Long-Term Changes in Chicago Region Prairie Vegetation in Relation to Fire Management
Digitization StatusBorn digital
AbstractTo understand long-term change in Chicago region prairies, in 2001 we re-investigated 62 prairie stands that were originally sampled in 1976 by the Illinois Natural Areas Inventory. For those sites with fire-management records, we correlated changes in species richness, composition and structure with the frequency at which the sites were burned over time. About 77% of all prairies remained intact, and, with the exception of many railroad prairies, most of the surviving sites are now protected. The majority of stands with fire records had been burned less than 40% of the time. With respect to change in species richness, higher quality prairies tended to be stable, while lower quality prairies increased in richness, presumably in response to fire management. We also found that alien species and woody vegetation increased across all sites, and that native species richness tended to decline as woody vegetation increased. Fire frequencies of about 50 %, i.e. biennial burning, appear necessary to maintain composition and structure of mesic and wet-mesic prairies, and few sites were burned at this rate. This appears to be causing long-term deterioration of many sites, and we propose that increased fire management will be needed to maintain these important natural areas.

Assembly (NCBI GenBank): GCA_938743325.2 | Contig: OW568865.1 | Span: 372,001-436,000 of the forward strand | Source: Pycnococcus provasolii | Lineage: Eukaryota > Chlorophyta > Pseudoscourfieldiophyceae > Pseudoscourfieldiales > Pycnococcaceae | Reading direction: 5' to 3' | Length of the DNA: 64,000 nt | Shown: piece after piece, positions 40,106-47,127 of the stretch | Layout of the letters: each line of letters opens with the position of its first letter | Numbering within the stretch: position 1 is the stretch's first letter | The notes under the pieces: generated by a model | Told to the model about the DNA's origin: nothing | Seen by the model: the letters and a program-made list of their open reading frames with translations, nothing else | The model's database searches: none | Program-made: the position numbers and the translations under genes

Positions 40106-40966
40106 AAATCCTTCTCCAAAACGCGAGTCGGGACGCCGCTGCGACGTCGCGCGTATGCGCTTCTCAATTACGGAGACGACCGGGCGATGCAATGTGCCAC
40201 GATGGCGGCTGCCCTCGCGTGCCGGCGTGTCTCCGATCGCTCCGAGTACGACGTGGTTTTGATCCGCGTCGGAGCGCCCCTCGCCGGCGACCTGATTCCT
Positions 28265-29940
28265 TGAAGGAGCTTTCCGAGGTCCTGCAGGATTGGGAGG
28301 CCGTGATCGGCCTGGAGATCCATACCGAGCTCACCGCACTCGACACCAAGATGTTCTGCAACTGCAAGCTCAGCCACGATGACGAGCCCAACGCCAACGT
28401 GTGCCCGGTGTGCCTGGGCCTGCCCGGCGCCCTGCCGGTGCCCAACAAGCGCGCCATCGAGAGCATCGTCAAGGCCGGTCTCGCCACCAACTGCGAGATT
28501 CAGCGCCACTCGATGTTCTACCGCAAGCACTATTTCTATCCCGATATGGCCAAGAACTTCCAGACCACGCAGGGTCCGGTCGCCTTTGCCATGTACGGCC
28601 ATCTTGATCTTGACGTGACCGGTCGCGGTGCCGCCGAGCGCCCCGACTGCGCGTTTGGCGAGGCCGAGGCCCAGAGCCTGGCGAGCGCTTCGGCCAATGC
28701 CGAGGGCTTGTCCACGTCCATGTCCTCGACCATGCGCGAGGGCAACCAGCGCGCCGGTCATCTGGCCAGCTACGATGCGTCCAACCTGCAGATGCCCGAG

Volume, Issue, Page Number2, 2, 7-16